Senate Republicans take hard line against Medicaid expansion in state budget talks
State budget talks between the Democratic-controlled House and Republican-controlled Senate kicked off yesterday, with the chief Senate negotiator taking a hard line on opposing expansion of New Hampshire’s Medicaid program.
“The Senate will not support expanding Medicaid as part of the budget,” said Sen. Chuck Morse, a Salem Republican and chairman of the Senate Finance Committee. “This issue is far too complex to be lumped in with a hundred or so other provisions of (House Bill) 2. We should study the issue further, as the Senate has proposed, and legislation seeking to expand the program should go through the normal legislative process as a standalone bill.”
The House wants to expand the Medicaid program under President Obama’s 2010 health care reform law, as does Democratic Gov. Maggie Hassan. The Senate has instead proposed appointing a commission to study the issue.
Despite that and other sticking points, Morse said yesterday the House and Senate agree more than they disagree when it comes to the state budget for the biennium that begins July 1.
And Rep. Mary Jane Wallner, a Concord Democrat and chairwoman of the budget committee of conference, said they certainly share a common goal.
“We are all here to have a positive outcome for our state,” said Wallner, the chairwoman of the House Finance Committee. “I look forward to the next four days as we work through the budget. . . . At the end of the process, we will produce a comprehensive conference report that makes up all of our agreements and that we feel is best for the interests of our state.”
Yesterday was the conference committee’s first meeting as the House Democrats and Senate Republican try to hammer out a new state budget for the next two fiscal years. The Senate’s $10.7 billion plan and the House’s $11 billion plan are similar in many ways, with increased funding for state colleges and universities, mental health services and services for adults with development disabilities, among other areas.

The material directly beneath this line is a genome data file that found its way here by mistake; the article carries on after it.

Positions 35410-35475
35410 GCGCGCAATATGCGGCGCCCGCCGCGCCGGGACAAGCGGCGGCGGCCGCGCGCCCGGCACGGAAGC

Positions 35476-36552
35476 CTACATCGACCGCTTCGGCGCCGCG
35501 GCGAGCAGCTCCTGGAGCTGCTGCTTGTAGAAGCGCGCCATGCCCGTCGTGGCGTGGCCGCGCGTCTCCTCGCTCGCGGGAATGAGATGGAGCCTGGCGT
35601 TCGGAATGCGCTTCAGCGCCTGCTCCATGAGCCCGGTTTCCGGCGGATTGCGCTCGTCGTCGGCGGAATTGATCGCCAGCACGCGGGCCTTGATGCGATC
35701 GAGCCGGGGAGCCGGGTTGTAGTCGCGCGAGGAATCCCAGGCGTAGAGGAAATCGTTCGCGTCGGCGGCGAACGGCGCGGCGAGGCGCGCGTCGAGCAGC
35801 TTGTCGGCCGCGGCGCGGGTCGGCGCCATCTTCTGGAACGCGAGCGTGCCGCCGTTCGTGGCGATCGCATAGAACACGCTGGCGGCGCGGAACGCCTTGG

But, in addition to Medicaid expansion, there are a number of key differences, including:
∎ The House’s plan includes a 30 cent increase in the cigarette tax. Morse has said the Senate won’t accept any tax or fee increases.
∎ The Senate included a $50 million across-the-board cut to personnel costs, including $20 million to come from the general fund.
∎ The House wants a moratorium on new public charter schools, while Hassan and the Senate support enough funding for four new schools.
On Tuesday, the Democratic majority on the House Ways and Means Committee adopted new revenue estimates for the next two years that came out $49.2 million above the Senate’s estimates. Adopting those estimates could mitigate several across-the-board cuts proposed by the Senate, including the personnel cut and a $7 million cut to the Department of Health and Human Services.
But Morse said yesterday he’s wary of setting estimates for business and other taxes too high.
“We are confident in the revenues produced by the Senate Ways and Means (Committee), and we will be skeptical about inflating those estimates in order to increase spending in this budget,” he said.
Yesterday’s meeting saw the House and Senate negotiators go through the budget and tentatively agree on a number of areas, but there was no extended discussion of individual budget items. The conference committee will meet again Monday to discuss revenue estimates and Medicaid expansion, among other topics.
It faces a Thursday deadline to complete its work.
(Ben Leubsdorf can be reached at 369-3307 or
firstname.lastname@example.org or on Twitter @BenLeubsdorf.)